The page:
Marcus Rediker, a historian at the University of Pittsburgh and author of "Slave Ship: A Human History," ruefully observes that Americans hardly paid attention to the bicentennial of the elimination of the slave trade, which fell in 2008:
After a robust discussion in Great Britain in 2007 (their bicentennial), we have been mostly silent. It is a shame. Worse, it is a perpetuation of injustice.
The slave ship is a ghost ship, sailing around the edges of our consciousness. We pretend it is not there, but it haunts us.
Rediker made the comments at Mount Vernon last May after he received the George Washington Book Prize for "Slave Ship," in a speech that The American Scholar has just reprinted online. The prize honors the best books on "the nation's founding era, and especially those that have the potential to advance broad public understanding of American history." Rediker noted that the people he wrote about are rarely considered to be "founders," and a roster of previous winners of the George Washington Prize would seem to back him up: Ron Chernow, for example, writing on Alexander Hamilton; Stacey Schiff, on Benjamin Franklin; Charles Rappleye, on the Brown family (of Brown University fame).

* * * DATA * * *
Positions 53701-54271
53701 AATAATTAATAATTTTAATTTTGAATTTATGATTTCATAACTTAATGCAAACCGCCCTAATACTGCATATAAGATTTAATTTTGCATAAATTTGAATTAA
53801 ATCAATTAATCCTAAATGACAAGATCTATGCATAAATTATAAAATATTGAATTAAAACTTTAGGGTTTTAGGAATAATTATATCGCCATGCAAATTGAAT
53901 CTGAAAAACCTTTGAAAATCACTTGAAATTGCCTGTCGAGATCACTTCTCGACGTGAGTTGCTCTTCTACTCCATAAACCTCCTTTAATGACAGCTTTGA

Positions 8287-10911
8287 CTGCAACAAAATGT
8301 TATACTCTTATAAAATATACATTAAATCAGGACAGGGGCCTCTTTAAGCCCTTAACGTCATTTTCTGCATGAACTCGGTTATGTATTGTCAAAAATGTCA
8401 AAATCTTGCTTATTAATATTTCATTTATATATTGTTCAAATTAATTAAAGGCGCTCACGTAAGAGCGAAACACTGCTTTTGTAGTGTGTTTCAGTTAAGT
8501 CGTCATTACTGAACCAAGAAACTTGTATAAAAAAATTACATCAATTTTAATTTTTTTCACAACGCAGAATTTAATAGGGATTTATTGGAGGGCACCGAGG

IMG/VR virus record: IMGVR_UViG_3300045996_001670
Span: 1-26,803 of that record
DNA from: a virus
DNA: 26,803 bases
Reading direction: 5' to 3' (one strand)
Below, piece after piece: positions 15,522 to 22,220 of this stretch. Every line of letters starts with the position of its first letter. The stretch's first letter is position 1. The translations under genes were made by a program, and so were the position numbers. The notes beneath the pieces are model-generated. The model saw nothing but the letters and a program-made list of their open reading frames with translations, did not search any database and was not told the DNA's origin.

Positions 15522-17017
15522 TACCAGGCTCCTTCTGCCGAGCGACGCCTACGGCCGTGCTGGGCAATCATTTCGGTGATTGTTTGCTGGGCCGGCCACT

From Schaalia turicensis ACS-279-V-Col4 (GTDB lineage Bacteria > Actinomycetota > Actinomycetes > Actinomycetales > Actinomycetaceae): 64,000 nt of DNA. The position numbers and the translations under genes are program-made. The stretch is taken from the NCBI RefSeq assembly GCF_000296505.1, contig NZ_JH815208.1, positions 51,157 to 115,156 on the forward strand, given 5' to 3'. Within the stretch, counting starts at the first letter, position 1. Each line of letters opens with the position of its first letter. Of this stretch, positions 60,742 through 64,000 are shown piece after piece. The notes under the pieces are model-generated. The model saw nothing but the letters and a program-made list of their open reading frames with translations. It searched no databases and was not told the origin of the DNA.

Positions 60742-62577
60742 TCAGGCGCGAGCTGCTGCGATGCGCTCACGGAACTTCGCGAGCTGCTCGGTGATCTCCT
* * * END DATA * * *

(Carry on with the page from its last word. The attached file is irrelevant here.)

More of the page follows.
"All fine books," Rediker observed, "about people of privilege and power."
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